June 23, 2023 [Offshore Energy]- The subsea ammonia storage unit, a part of a joint development project (JDP) that includes the American Bureau of Shipping (ABS), NOV Subsea Production Systems, Equinor, the Research Council of Norway and the Net Zero Technology Center, has entered its final phase of testing.
The 200-cubic-meter prototype unit is on the way to NOV’s testing facility in Norway where large-scale product validation tests are planned for later this summer.
ABS, which is providing new technology qualification (NTQ) services for the subsea ammonia storage unit, said the technology brings a new and unique solution for the safe storage of larger volumes of fluids such as ammonia and other maritime e-fuels, enhanced oil recovery (EOR) chemicals and production chemicals.
Back in 2020, Patrick Ryan, ABS Senior Vice President of Global Engineering and Technology, said that the technology “has the capacity to add flexibility to an operator’s logistical package, especially when topside space is limited, and to improve the overall safety profile of upstream storage needs,” adding that the company’s primary goal is “always to work with the offshore industry to verify the components that will allow safe and reliable subsea development.”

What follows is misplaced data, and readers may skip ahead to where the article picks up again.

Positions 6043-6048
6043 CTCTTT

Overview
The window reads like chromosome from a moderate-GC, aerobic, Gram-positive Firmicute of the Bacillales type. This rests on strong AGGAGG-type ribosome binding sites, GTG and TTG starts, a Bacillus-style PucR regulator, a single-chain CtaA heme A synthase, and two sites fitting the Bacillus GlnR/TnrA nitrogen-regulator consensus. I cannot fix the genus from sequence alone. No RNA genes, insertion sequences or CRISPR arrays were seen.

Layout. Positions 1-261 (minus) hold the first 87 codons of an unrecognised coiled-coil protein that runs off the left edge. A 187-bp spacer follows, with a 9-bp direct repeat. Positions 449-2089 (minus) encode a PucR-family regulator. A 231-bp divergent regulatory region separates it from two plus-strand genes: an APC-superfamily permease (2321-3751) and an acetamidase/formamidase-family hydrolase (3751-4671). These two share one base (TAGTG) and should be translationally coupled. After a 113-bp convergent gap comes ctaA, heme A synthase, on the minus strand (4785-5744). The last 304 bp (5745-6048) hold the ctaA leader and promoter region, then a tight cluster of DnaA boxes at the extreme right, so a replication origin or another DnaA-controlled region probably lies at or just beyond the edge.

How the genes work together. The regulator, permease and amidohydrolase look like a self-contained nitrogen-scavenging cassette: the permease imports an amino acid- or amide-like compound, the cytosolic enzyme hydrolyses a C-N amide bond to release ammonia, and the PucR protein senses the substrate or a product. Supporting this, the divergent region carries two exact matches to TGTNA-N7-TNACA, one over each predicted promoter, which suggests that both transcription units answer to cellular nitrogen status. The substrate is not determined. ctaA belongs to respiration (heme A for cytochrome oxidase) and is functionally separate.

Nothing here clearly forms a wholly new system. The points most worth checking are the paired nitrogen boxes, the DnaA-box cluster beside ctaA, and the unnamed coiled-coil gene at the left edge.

Jan Rytter, R&D Director, NOV SPS, said at the time: “The subsea storage technology is one of those game-changing technologies, allowing the storage on the seabed of all type of fluids whether it is for the oil and gas industry, as an all-electric enabler or e-fuels such as e-methanol and liquid ammonia for the rapidly growing shipping industry.”
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